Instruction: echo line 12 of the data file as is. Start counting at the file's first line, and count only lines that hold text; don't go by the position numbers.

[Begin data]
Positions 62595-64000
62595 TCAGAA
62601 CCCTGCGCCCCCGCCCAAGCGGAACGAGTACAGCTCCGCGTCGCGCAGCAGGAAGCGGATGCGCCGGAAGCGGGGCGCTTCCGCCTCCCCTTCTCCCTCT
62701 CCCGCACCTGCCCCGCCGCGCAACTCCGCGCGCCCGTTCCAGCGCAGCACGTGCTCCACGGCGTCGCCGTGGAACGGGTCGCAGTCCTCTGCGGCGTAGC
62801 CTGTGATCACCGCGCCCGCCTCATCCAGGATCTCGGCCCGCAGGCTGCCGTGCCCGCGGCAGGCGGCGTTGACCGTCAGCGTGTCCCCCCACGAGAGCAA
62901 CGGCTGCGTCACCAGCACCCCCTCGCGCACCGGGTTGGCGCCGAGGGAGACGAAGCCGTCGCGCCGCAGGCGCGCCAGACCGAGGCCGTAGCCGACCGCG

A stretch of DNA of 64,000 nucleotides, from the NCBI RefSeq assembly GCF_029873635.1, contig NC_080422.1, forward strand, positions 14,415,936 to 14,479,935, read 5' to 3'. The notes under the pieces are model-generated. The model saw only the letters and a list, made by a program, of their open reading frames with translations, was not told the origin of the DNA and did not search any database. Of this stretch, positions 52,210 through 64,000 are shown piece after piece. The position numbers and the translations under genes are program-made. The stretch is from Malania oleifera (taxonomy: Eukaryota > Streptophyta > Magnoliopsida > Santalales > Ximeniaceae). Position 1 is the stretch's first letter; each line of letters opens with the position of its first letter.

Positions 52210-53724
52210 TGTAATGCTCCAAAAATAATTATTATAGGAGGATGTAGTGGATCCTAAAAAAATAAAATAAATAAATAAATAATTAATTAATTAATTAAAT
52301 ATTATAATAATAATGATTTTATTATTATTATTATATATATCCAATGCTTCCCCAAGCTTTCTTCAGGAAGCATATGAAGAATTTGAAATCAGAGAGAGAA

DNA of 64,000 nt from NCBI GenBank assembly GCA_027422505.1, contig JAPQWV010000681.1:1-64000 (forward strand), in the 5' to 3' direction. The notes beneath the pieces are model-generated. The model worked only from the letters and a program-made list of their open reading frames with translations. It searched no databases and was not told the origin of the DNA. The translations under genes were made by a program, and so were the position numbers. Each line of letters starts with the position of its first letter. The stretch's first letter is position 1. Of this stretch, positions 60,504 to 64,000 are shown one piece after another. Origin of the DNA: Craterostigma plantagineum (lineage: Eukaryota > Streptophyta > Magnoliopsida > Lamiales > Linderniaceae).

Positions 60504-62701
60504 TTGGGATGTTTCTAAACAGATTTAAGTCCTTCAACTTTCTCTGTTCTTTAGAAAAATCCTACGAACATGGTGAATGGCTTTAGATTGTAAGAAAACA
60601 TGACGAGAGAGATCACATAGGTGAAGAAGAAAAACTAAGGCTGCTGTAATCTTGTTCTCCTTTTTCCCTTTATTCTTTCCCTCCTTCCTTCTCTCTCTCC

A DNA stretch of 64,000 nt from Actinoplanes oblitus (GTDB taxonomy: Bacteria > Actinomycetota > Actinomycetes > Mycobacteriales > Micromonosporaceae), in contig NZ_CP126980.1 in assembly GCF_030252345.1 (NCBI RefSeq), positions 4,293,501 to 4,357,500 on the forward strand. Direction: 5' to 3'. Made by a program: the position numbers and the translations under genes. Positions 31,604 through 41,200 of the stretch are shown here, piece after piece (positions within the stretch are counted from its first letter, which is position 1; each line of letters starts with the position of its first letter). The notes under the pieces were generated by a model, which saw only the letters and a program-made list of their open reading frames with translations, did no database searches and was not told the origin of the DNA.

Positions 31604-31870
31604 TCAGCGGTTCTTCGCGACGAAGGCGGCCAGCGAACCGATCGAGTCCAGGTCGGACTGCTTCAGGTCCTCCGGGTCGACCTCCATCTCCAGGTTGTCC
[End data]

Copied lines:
Positions 60504-62701